Sunday, May 20, 2018

Book-A-Day 2018 #140: Giant Days: Not On The Test Edition Vols. 1 & 2 by John Allison, Lissa Treiman, and Max Sarin

Once upon a time there was a town named Tackleford, somewhere in the bits of England that Americans like me understand only dimly -- not near or part of London at all, not even defined by being near or part of some other UK city we've heard of. Cartoonist John Allison set his webcomic Bobbins there, telling a loose skein of related stories about the people in that fictional town.

Time went on, and Allison reconfigured Bobbins into Scarygoround, to feature longer stories and shift the cast of characters somewhat. One of the major characters of Scarygoround was Esther De Groot, a pale teen and half of one of Scarygoround's great love stories.

But time continued to go on, and Allison set his stories in time. So Scarygoround, in its turn, ended, and, as part of that ending, Esther left the main narrative to go off to Sheffield University -- name changed slightly, I think, to underline it is not exactly the University of Sheffield -- and appeared in three self-published print comics by Allison under the title Giant Days. But Allison's major follow-up project focused on a new, younger generation of Teckleford folks: Bad Machinery, in which six originally-tweens solve somewhat supernatural mysteries and take the piss out of each other.

And time? Yeah, it kept going on. And Allison came back to Esther, and Giant Days, with what was originally planned to be a six-issue miniseries drawn by Lissa Treiman. Today I'm looking at two big hardcovers that reprint the first sixteen issues of that now-ongoing series -- issue 38 has just hit as I write this -- so once again one of Allison's creations has surprised him and us and gone in unexpected new directions. (Which is, obviously, entirely a good thing -- repeated serendipity is something to look for in a creator.)

Treiman left the book after those first six issues, and was replaced first by Max Sarin alone and then Sarin inked by Liz Fleming. Whitney Cogar has provided colors for all of these issues. (And, yes, all of the creators besides Allison are women -- Giant Days is a story about women, something unusual in the boy's club of print comics.) In the way of comics, Giant Days was first collected into paperbacks, with four issues each -- and then, when those were successful, two paperbacks were jammed together along with additional material (so far, one of Allison's self-published Giant Days stories in each, plus variant covers and sketch pages) to make the Giant Days: Not On the Test Edition. Volume One came out last summer and Volume Two in January, with a third big hardcover scheduled for November.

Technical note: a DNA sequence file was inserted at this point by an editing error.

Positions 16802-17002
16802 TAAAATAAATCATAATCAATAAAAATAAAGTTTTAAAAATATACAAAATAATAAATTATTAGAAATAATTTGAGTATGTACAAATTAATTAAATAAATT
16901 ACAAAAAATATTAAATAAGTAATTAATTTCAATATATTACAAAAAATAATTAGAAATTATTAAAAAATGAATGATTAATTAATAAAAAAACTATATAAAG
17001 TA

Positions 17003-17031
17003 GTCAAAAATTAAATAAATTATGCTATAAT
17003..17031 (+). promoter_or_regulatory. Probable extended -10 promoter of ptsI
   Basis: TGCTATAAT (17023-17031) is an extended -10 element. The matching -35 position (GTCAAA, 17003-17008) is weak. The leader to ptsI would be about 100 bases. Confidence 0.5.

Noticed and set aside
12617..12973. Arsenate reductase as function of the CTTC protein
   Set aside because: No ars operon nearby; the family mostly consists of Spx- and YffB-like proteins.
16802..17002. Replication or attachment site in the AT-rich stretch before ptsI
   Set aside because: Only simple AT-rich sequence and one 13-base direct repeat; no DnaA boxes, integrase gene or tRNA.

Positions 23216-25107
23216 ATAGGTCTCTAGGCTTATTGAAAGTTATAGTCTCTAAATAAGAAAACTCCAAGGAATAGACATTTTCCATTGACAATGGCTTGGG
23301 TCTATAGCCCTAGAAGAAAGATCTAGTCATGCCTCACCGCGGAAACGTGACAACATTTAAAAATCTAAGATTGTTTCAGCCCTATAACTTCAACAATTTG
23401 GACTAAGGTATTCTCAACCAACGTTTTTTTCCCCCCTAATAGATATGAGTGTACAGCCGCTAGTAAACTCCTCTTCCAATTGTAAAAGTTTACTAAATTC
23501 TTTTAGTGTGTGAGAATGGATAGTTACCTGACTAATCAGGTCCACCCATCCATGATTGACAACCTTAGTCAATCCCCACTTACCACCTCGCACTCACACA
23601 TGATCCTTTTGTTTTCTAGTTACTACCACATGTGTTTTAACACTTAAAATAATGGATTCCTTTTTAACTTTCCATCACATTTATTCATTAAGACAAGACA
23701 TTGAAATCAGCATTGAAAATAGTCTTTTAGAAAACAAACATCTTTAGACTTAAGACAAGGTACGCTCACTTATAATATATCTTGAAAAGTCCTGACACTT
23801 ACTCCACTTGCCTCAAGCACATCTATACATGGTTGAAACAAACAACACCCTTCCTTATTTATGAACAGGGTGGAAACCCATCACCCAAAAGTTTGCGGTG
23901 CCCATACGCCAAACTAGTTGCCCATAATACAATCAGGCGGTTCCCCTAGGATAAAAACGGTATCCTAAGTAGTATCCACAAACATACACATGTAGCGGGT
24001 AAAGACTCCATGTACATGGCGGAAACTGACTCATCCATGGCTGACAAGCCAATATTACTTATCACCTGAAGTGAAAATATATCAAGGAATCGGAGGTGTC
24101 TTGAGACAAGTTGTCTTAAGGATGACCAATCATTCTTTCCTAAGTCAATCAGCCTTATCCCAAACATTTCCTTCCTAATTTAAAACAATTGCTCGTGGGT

The two books are subtitled with a semester: Fall and Winter. Since actual British universities generally only have Fall and Spring semesters, the titling may be slightly off -- and I'm curious to see how they'll handle the second and third year without being completely confusing. But, since the end of this second book seems to be close to the end of the actual second semester at Sheffield, my current estimate is that with three years of college, two semesters a year, and eight issues per semester-book, Giant Days could potentially run to 48 issues. (If a year has three or four "semesters," that will stretch things out somewhat, obviously.) Since all of Allison's previous projects actually ended, I'd expect Giant Days to run its course and stop as well.

I've already written about all of the pieces re-collected in these two books -- the original paperback volumes one and two and three and four -- as well as writing longish posts about the related Allison projects Scarygoround and Bad Machinery (collections one and two and three and four and five and six and seven), and this post is already quite long, even without actually mentioning anything that happens in these books. But let me, no, there is too much. Let me sum up.

At Sheffield, Esther (goth, drama magnet) quickly fell in with Susan (studious, sensible) and Daisy (home-schooled, innocent), who live on the same hallway. Male hangers-on comprise Ed Gemmel (quiet, nice, at first infatuated with Esther) and McGraw (good at building things, has a history with Susan). They do the usual young-people-in-college things -- studying, dating, fighting corrupt student administrations, taking tests, attending balls, making films for a contest, obsessing about where to live the next year -- with Allisonian twists on them.

It's good; it's mostly focused on women and their lives and is a great entry-point into the larger John Allison universe, since the quirky supernatural stuff is almost entirely absent. Allison writes great dialogue and sets up naturalistic but silly plots, while first Treiman and then Sarin (and then Sarin + Fleming) give it an expressive, open art style that rhymes with Allison's own work but doesn't try to imitate.

Look: if you read comics about anything like the real world, particularly the parts of the real world that actually have believable women in them, you need to check out Allison. And Giant Days is one of the best, easiest ways to do that. So do it.

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